Three subcommittees of the Employment and Medical Marijuana Task Force convened on Tuesday to discuss a variety of employment issues involving medical marijuana, from employment protections in other states to current testing options, to specific concerns for “safety sensitive” jobs like firefighters and first responders.
Members of the task force outlined legislation adopted in New Jersey, Indiana, Connecticut, Alabama and other states in recent years to protect employees from discrimination for medical marijuana use, as well as provisions to protect employers.
“Our neighbors to the north are just making sure employees are not coming in under the influence, and they’re not ingesting or using their medicine while they’re at work,” he said. “I think that is language we should most certainly be looking at in recommendations.”
Caldwell also highlighted legislation adopted in California this year that takes effect in 2024 that “does include workers in building and construction trades and instances where federal contracts, licenses or funding require otherwise, and positions requiring a federal background clearance.”
“I think this language is important, as well. I think it would protect a lot of the industries that have concerns about this, particularly the oil and gas industry,” he said. “You’re going to have federal codes that supersede what the state does.”
Laws in the District of Columbia also specifically cite exceptions from medical marijuana protections for workers impaired on the job, or if they work in a safety sensitive position, Caldwell noted.
“I think these are just some basic examples of where we can effectively go in the short term, and then possibly look down the road for further protections,” he said, adding that any change to marijuana scheduling on the federal level could change what’s necessary.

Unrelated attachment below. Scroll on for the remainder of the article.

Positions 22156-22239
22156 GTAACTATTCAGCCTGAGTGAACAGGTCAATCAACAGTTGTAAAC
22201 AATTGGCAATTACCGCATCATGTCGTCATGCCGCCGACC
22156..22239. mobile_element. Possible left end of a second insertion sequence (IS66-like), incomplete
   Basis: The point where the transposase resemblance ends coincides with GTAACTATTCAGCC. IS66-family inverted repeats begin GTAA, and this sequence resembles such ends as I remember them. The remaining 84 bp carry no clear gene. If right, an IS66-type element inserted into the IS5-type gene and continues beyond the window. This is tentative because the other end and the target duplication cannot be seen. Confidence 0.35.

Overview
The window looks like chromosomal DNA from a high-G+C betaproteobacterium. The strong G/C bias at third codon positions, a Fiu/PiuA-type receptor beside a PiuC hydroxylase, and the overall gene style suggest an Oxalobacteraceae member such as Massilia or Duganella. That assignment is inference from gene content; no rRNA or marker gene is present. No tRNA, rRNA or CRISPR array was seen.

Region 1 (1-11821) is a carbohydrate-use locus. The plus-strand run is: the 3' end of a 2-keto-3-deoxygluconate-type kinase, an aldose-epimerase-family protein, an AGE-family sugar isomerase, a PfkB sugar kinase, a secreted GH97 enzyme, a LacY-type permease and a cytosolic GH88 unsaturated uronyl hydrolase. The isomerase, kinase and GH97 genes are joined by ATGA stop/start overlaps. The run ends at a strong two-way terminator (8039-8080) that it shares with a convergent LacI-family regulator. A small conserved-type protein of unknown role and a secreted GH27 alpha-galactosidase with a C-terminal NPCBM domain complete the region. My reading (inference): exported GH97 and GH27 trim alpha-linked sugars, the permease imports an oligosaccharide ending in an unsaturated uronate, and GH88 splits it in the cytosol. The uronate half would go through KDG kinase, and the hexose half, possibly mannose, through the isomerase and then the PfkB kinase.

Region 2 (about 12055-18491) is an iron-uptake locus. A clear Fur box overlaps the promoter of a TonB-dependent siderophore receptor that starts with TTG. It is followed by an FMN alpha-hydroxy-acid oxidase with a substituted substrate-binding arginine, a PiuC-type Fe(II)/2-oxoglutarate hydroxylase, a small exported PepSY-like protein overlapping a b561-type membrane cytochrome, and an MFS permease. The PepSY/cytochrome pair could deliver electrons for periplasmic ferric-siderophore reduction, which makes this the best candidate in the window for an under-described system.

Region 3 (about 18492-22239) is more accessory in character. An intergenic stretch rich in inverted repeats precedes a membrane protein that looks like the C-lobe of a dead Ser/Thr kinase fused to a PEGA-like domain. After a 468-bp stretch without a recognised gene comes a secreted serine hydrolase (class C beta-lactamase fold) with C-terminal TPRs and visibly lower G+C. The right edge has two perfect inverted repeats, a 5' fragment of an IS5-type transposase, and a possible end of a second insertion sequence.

“We have to somehow … deal with impairment,” he said. “You don’t want to penalize people who are legitimately taking medical marijuana who aren’t impaired.”
Another aspect is defining safety sensitive positions that may be exempted from protections, he said.
“There is a lot of discussion about what that means,” he said. “It’s a pretty broad definition.”
Caldwell noted that the task force will hear from first responders, firefighters and others in potentially safety sensitive positions who want to use medical marijuana in the coming weeks.
Task force member and workers compensation attorney Denis Juge suggested requiring employees to notify employers about medical marijuana use, both for safety and to protect employer rights.
“I am concerned that any law that enables a worker to have marijuana, what impact that would have on the defense of intoxication,” he said. “I think at the very least, the employer would be entitled to have notice from the employee that they are taking medical marijuana, so that absent that notice the employer would be able to raise the defense of intoxication.”
Peter Robins-Brown, task force member with Louisiana Progress, questioned whether the notice could be used to discriminate against employees, and whether the issue should be expanded to opioid users.
“I think that’s something that needs to be considered because right now we don’t have that,” Juge said.
The meetings Tuesday are the latest in a series leading up to the 2023 legislative session spawned by a resolution authored by Rep. Mandie Landry, D-New Orleans. The resolution requires the task force to forward recommendations to lawmakers by Feb. 1. The next session starts on April 10.